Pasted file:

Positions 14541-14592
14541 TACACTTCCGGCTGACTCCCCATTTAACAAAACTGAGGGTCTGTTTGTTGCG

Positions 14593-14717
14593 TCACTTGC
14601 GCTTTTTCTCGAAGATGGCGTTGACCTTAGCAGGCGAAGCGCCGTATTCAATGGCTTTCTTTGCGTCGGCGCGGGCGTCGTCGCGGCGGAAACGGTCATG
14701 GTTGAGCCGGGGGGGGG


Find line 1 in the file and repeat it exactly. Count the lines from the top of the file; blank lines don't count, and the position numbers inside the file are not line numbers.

Positions 14541-14592